399 Fremont Scoop: Redesigned And Pursuing Construction PermitsJuly 26, 2012
The proposed 400-foot tower to rise at 399 Fremont has been redesigned, and while the project sponsors are now seeking another extension to start building, according to a plugged-in source, financing has been arranged, they are in the process of pursuing construction permits, and they expect to break ground on the site by the end of this year.
Additional renderings and details for the now 452-unit tower and podium to rise:
Parking under the podium will now total 238 spaces for autos (including 36 tandem spaces served by valet) with two (2) spaces for car shares and space for 150 bikes.
And of course, the design prior to the redesign:
UPDATE: And to answer a reader’s question, yes, those are trees atop the new tower:
Comments from Plugged-In Readers
Ooh, that’s purdy. Let’s build it!
238 Parking spaces for 452 apartments, what!!!
design improvement, SF is now moving up to the 90’s in NY, Chicago and Asia….maybe current design levels will be achieved after 2020
Yeah, half the number of parking stalls as there are units is ridiculous. I would never rent/buy any place with no parking.
Looks quite nice, obviously a vast improvement over the old design. Could those be trees on the roof?
If I had a ton of cash I would invest long in individual SF parking spaces. No rent control, no maintenance, and getting scarcer by the minute.
Anyway, this looks great – build it! Traffic here could be a nightmare for a while though – three projects going on at the same intersection!
1/2 mile from the FiDi, 1/4 mile from the Embarcadero. Theoretically this is a great walking location.
The issue I think is grocery stores. How do you handle groceries around ORH and 399 Fremont?
Can’t they impose a grocery store in this building? It would serve ORH 1&2 as well as all future developments.
This area deserves a shopping center with restaurants and coffee shops. I wonder why they didn’t think of creating an Embarcadero Center redux there. It would be just perfect.
Beautiful building! But the City’s approach to parking really has me scratching my head. If they keep building these high rises, most of which are built on former parking lots, where is everyone supposed to park? Sure, public transportation. But let’s be honest, not a great option for commuters from Peninsula.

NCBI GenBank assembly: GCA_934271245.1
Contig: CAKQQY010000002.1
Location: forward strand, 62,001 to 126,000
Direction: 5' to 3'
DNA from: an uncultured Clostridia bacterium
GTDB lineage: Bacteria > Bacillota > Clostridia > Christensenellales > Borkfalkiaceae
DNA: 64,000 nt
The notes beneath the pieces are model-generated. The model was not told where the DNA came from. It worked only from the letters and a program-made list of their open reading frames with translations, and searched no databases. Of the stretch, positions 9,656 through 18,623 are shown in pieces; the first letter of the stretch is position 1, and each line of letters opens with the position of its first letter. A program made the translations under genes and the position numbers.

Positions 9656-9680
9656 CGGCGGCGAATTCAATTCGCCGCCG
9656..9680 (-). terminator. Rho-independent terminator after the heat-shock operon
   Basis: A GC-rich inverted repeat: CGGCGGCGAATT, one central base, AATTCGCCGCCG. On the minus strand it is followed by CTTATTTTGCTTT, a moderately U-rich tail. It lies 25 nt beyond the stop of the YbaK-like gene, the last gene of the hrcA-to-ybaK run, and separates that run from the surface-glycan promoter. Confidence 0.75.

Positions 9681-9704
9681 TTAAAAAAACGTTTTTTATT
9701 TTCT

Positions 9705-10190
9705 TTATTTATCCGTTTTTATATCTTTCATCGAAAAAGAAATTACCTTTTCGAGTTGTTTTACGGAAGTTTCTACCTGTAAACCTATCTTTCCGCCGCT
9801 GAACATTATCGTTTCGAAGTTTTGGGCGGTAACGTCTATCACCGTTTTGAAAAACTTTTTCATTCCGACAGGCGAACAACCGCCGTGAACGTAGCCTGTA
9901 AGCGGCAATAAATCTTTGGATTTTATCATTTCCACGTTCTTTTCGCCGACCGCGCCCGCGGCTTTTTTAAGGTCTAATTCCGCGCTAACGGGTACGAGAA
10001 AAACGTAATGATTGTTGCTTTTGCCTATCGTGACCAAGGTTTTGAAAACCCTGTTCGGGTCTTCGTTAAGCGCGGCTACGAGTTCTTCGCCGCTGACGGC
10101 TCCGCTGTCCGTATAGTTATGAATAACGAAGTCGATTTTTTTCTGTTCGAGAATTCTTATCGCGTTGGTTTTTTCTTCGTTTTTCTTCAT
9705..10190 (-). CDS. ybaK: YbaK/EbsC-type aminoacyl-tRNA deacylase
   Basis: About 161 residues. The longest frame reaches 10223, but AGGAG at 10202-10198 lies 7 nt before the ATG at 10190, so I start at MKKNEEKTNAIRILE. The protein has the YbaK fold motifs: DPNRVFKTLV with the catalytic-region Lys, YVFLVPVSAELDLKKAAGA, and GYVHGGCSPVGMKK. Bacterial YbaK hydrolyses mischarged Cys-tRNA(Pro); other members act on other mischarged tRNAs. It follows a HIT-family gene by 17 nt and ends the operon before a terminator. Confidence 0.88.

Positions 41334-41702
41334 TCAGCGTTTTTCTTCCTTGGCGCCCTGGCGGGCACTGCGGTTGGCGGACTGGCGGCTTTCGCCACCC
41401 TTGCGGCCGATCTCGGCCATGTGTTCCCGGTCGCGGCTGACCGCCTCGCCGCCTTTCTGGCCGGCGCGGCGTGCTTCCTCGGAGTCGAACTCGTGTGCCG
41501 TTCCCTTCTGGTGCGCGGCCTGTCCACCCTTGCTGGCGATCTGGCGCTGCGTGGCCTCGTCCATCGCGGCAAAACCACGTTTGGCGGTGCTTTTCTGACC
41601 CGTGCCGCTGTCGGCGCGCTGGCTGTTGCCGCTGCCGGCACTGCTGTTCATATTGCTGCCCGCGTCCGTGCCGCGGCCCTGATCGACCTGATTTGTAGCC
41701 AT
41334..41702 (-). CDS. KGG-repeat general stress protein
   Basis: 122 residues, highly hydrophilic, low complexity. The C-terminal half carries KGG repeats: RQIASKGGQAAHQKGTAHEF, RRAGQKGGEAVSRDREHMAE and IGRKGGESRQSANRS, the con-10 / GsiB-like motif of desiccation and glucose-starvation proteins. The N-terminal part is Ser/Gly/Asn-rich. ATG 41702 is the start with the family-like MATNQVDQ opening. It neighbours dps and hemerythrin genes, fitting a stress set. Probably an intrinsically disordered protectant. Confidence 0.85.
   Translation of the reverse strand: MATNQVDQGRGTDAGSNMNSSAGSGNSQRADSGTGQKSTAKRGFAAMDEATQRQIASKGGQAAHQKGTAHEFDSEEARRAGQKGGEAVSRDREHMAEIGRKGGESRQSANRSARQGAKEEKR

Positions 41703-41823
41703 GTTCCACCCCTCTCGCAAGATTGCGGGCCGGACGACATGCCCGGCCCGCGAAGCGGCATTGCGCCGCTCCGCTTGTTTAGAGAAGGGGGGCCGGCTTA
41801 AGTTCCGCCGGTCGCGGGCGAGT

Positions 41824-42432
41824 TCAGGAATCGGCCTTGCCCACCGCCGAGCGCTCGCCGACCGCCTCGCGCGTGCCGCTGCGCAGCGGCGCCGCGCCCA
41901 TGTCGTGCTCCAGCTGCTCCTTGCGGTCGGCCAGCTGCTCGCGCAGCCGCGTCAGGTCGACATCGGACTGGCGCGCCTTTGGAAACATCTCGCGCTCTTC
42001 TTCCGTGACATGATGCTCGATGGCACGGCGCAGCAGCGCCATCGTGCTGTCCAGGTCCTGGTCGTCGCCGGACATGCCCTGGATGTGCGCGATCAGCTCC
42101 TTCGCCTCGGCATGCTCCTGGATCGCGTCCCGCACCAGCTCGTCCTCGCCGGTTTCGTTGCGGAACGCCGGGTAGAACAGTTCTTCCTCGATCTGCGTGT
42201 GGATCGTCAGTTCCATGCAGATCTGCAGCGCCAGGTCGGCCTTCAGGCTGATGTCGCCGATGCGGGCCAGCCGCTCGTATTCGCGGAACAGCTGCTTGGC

Caltrain and BART work just fine from the peninsula, I have several coworkers who take Caltrain daily and we aren’t even downtown.
So many concerns about parking. I’m pretty sure the market will sort it out – ie, if you want parking to come with your condo and none is available here, you won’t buy. Seems too obvious, no?
MUCH better! 333 Fremont, 333 Harrison, One Rincon II, this project, and possibly 45 Lansing – It’s going to be a busy few years up there on Rincon Hill.
you can’t call for more density and more parking. everyone on this forum wants SF to be more like Chicago and NY. Those cities don’t have much parking.
If you live in a location like this it makes a huge amount of sense to go carless and use city car share, rentals, and taxis when you need an auto….as you really should be car free most of the time.
A functioning taxi system would make downtown living so much more convenient in SF.
A small grocery/everyday convenience store would seem to make sense given the density of units in the area. I’m sure something will pop up. But for more major shopping not that far from Whole Foods or Safeway.
If you’ll never rent/buy any place with no parking, then look elsewhere. What’s important is there are lot of buyers who do not care. The developer probably have a better idea of the actual market demand is.
They can also bring in car sharing service. Some estimate one shared car can replace 10-20 privately own cars. This is a huge win in terms of the real estate saved.
I don’ think that there is much conversation to be had around parking spaces… being that the apparent direction is to limit parking, in order to reduce interest in car ownership and shift the stress onto public transit, pedestrianism and biking—all great concepts in theory. Unfortunately, as of right now, the trains are unreliable, and often way over capacity at peak hours, and the buses are shit. If there isn’t a strong push to reinforce public transit, limiting parking spaces in new developments will no doubt become a massive issue in the city.
This building is gorgeous. Can’t wait for it to hit the skyline. Lots of folks don’t have cars and use ZIP car. All the new buildings will have a fleet of ZIP cars in their garages for the residents.
It is not theoretical. I have a number of colleagues living in SOMA. All of them seemingly choose to walk to work. And all of them love it. One live in One Rincon opposite to this project.
yes it’s walkable. What you find in a 10-block radius is pretty good. There’s just not much happening in the 1-to-5 block radius in terms of shopping. Which means you need a car if you have more than 10Lbs of groceries to haul.